5) As there was warming between 1986 and 1996, the temperatures at the end of that decade were already higher than the decadal mean. The average of 1995/96 was 0.07C higher than the decadal mean. In other words, part of Allen’s predicted increase between 1996 and 2012 had already occurred before 1996.

6) By the time the paper was written in 1999, Allen, of course, already knew that temperatures had climbed significantly since 1996, with the average of 1997 and 98 being 0.46C. Remember that his model predicted a figure of 0.45C for the decade to 2012, (0.196C + 0.250C).

I wonder why we were not told then that there would be no net warming for the next 13 years?

7) Although the model has, fortuitously, accurately predicted the temperature to 2012, this does not mean that it has been validated. The lack of warming for at least 10 years is a significant feature, and any model that fails to predict this cannot be said to be validated. It is ludicrous to posit that it “should give a boost to confidence in scientific predictions of climate change”.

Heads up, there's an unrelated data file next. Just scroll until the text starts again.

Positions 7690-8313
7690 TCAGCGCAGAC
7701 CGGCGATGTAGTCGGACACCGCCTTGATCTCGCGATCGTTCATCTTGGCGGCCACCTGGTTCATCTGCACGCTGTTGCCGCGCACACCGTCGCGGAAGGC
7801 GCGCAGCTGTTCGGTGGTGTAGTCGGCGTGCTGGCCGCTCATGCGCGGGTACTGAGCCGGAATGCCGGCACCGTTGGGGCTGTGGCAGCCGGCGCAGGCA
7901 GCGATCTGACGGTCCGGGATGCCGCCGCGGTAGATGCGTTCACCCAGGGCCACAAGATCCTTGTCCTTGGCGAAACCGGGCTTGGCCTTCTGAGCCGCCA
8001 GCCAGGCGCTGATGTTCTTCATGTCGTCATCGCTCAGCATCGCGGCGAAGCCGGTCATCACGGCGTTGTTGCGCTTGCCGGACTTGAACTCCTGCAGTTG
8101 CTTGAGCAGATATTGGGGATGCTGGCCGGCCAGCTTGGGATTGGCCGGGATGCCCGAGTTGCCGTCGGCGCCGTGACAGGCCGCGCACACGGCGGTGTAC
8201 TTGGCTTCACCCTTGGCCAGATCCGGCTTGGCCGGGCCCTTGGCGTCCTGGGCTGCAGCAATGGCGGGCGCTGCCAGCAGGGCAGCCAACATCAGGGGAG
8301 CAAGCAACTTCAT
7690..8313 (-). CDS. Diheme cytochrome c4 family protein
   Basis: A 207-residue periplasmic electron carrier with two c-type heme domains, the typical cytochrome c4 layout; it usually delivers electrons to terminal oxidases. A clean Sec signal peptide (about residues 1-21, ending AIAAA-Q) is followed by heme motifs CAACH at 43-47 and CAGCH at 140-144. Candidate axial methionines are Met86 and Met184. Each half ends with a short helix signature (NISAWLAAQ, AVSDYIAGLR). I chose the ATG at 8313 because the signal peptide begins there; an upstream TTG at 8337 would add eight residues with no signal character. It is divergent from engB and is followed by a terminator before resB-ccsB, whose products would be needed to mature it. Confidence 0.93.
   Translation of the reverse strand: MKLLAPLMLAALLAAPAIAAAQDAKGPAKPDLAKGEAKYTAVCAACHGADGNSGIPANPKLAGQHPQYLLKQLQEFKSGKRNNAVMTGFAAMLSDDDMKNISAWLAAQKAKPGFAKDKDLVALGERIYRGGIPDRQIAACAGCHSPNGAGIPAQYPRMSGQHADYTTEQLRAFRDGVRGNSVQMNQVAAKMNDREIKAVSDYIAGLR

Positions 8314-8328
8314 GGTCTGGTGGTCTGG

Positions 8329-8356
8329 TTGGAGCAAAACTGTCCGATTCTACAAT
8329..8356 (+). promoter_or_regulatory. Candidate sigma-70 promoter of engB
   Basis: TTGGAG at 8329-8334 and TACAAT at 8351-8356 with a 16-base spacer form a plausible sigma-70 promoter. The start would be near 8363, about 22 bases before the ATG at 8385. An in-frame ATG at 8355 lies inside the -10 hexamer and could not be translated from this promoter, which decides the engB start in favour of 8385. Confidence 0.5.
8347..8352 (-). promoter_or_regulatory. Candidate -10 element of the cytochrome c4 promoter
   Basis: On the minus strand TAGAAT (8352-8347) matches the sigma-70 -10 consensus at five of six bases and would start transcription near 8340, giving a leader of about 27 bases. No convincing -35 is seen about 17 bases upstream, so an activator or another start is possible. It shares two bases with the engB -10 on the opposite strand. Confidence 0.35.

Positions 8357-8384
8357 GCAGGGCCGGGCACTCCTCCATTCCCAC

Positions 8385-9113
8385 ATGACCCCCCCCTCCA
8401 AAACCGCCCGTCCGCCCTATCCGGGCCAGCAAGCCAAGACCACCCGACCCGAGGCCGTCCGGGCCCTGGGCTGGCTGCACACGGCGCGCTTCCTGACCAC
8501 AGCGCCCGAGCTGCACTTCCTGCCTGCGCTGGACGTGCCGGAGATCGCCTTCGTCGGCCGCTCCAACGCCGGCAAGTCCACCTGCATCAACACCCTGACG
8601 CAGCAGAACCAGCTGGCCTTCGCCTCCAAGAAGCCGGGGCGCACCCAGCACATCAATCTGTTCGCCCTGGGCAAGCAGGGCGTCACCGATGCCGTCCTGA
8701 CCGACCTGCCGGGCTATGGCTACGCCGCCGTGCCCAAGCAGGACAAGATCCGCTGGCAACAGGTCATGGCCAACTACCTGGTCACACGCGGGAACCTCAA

8) As I mentioned, many other models forecast much more rapid rates of warming. The Met Office’s decadal forecast in 2007, for instance, which predicted global temperatures in 2012 would be 0.60C higher than 1996.



9) Or Hansen’s famous 1988 model, that predicted more than a degree of warming, even under Scenario B.




Contrary to the Guardian’s claims, Myles Allen’s work does not indicate vindicate climate modelling in general, nor does it inspire confidence in current predictions.

Furthermore, Allen’s work fails to explain why temperatures have flatlined in the last ten years, and why his original model did not predict it. More importantly, it has nothing to say about what this pause means for temperatures during the next decade.

But you would not expect to hear any of this from the Guardian.


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There are people who live in the real world then there are the people in the above story.